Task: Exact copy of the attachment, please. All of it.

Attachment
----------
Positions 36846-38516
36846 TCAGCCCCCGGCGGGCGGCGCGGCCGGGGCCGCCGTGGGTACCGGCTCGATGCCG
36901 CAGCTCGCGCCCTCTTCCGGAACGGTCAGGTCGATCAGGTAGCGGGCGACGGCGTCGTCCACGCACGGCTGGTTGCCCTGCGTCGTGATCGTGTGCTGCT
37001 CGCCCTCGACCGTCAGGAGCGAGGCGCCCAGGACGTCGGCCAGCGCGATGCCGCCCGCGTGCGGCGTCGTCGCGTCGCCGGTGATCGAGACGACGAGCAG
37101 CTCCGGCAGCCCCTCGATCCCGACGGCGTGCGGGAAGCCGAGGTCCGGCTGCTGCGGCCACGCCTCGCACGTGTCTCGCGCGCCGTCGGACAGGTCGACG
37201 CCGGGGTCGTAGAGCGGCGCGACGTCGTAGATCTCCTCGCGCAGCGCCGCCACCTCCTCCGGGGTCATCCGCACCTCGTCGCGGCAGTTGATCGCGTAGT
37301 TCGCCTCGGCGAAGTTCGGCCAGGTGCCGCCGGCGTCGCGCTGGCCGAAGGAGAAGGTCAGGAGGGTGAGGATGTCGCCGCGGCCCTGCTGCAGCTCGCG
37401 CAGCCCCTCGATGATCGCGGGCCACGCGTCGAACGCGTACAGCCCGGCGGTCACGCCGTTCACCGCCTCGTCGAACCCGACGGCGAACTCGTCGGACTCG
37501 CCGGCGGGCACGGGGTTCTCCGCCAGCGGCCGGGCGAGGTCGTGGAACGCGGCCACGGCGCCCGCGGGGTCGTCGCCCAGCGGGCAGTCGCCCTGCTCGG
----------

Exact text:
Positions 36846-38516
36846 TCAGCCCCCGGCGGGCGGCGCGGCCGGGGCCGCCGTGGGTACCGGCTCGATGCCG
36901 CAGCTCGCGCCCTCTTCCGGAACGGTCAGGTCGATCAGGTAGCGGGCGACGGCGTCGTCCACGCACGGCTGGTTGCCCTGCGTCGTGATCGTGTGCTGCT
37001 CGCCCTCGACCGTCAGGAGCGAGGCGCCCAGGACGTCGGCCAGCGCGATGCCGCCCGCGTGCGGCGTCGTCGCGTCGCCGGTGATCGAGACGACGAGCAG
37101 CTCCGGCAGCCCCTCGATCCCGACGGCGTGCGGGAAGCCGAGGTCCGGCTGCTGCGGCCACGCCTCGCACGTGTCTCGCGCGCCGTCGGACAGGTCGACG
37201 CCGGGGTCGTAGAGCGGCGCGACGTCGTAGATCTCCTCGCGCAGCGCCGCCACCTCCTCCGGGGTCATCCGCACCTCGTCGCGGCAGTTGATCGCGTAGT
37301 TCGCCTCGGCGAAGTTCGGCCAGGTGCCGCCGGCGTCGCGCTGGCCGAAGGAGAAGGTCAGGAGGGTGAGGATGTCGCCGCGGCCCTGCTGCAGCTCGCG
37401 CAGCCCCTCGATGATCGCGGGCCACGCGTCGAACGCGTACAGCCCGGCGGTCACGCCGTTCACCGCCTCGTCGAACCCGACGGCGAACTCGTCGGACTCG
37501 CCGGCGGGCACGGGGTTCTCCGCCAGCGGCCGGGCGAGGTCGTGGAACGCGGCCACGGCGCCCGCGGGGTCGTCGCCCAGCGGGCAGTCGCCCTGCTCGG